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China oversupply provides cost-effective options for commodity plastic buyers

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by Saravanan Vaithi
1 January 2017

China producer prices index (PPI) has witnessed a decline for 46 consecutive months signalling the problem of overcapacity and slow off-take in most of the core-manufacturing sectors. The drop in consumer price index (CPI) also signalled weak trend in China and export market demand. Commodity plastics segment, primarily PE, PP, PVC, PET and PS markets have also been facing challenges in China.

Increase in per capita consumption, industry-friendly policies and the advent of costcompetitive feedstock supported the steady trend in domestic production during the start of this decade. Increased use of commodity polymers across all major core industries such as consumer care, construction and automobile have also resulted in high correlation between China’s economy and the growth rate of commodity plastic industry.

Customarily, demand growth for most of these plastics and capacity expansion plans were evaluated based on 1.5x of GDP expectations. The recent slowdown has, however, altered the math for previous estimates. For instance, PVC, PET and PS producers have undergone capacity additions expecting steady demand.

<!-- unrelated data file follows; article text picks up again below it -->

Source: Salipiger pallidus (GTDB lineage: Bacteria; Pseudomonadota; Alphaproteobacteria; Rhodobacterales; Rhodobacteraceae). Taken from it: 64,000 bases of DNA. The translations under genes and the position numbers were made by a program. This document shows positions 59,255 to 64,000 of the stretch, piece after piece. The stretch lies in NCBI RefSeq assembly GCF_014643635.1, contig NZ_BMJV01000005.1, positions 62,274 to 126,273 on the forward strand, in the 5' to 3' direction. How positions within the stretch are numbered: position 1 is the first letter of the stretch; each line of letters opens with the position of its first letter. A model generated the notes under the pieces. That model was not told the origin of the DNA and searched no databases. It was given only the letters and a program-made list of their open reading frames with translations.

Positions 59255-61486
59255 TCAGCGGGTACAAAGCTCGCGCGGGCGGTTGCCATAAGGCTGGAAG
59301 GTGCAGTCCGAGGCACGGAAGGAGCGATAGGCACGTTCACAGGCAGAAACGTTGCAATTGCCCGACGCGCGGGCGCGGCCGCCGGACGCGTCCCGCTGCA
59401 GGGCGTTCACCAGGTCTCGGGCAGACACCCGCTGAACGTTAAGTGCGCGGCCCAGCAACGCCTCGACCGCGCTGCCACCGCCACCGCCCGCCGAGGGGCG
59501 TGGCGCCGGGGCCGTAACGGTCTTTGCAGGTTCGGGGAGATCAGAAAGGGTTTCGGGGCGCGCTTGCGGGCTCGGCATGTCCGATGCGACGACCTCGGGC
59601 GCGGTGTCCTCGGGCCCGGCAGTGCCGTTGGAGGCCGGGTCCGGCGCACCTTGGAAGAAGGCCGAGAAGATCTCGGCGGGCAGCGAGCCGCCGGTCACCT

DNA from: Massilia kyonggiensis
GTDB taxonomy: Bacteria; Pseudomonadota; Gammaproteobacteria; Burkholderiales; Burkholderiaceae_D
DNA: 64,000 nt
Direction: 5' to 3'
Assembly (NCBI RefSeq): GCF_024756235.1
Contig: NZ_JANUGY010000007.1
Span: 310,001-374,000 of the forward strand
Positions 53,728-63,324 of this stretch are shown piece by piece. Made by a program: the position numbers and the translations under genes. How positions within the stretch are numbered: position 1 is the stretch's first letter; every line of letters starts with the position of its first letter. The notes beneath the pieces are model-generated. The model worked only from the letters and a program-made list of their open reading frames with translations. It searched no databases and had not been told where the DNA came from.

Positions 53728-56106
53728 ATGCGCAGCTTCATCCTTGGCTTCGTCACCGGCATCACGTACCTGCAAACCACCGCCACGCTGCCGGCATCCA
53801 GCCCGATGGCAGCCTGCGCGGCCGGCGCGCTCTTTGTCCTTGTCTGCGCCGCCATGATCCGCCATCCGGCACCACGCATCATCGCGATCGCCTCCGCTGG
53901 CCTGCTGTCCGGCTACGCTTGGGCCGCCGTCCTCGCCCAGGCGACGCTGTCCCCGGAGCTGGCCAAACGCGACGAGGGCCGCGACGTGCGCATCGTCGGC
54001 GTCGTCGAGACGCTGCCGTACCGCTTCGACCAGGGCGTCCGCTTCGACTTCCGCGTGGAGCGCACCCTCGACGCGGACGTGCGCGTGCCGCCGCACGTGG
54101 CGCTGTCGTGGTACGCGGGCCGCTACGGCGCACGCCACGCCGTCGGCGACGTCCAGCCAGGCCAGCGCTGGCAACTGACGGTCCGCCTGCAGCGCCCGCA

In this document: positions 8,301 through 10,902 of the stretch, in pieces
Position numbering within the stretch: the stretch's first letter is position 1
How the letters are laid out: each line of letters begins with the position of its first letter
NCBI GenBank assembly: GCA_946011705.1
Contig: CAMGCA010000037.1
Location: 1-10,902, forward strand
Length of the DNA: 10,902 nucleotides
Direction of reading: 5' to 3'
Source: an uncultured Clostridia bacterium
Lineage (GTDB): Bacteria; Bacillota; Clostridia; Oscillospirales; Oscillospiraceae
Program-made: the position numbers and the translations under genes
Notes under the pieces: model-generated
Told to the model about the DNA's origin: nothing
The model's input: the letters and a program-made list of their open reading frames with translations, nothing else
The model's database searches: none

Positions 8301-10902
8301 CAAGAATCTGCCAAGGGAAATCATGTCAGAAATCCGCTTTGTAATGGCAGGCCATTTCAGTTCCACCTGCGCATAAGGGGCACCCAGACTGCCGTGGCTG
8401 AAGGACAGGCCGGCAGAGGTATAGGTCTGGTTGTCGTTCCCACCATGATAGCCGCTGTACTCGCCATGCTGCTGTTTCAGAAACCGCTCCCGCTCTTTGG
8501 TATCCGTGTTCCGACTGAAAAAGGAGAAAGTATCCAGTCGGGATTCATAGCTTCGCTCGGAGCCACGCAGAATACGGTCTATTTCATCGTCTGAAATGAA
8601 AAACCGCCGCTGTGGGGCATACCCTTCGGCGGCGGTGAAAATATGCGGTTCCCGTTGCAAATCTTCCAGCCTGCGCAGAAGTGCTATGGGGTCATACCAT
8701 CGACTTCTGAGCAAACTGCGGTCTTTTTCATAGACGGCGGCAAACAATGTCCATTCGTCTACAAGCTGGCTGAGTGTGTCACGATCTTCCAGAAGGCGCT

On the contrary, the market is now facing a glut. PP may also follow the ensemble due to increased propylene supply and proposed expansion plans. However, on-going devaluation and feedstock advantage (i.e. coal-based olefins) may support these polymer producers to explore export opportunities.

Leveraging the futures market:

The presence of active futures market in few commodity polymer segments in China is likely to support domestic buyers in price discovery mechanism and in booking contracts to meet their future demand. Moreover, the buyers will also be aware of their offer price/spend value while entering the futures contract.

Entering futures contract is expected to ensure steady supply of material and may have better visibility on resin spend. The strong linkage between commodity polymers has resulted in high correlation between their prices. This is expected to support hedging of non-listed commodities such as HDPE, LDPE, PET and GPPS using futures contract of PP, LLDPE. However, this requires high precision in evaluation of hedge ratio. 

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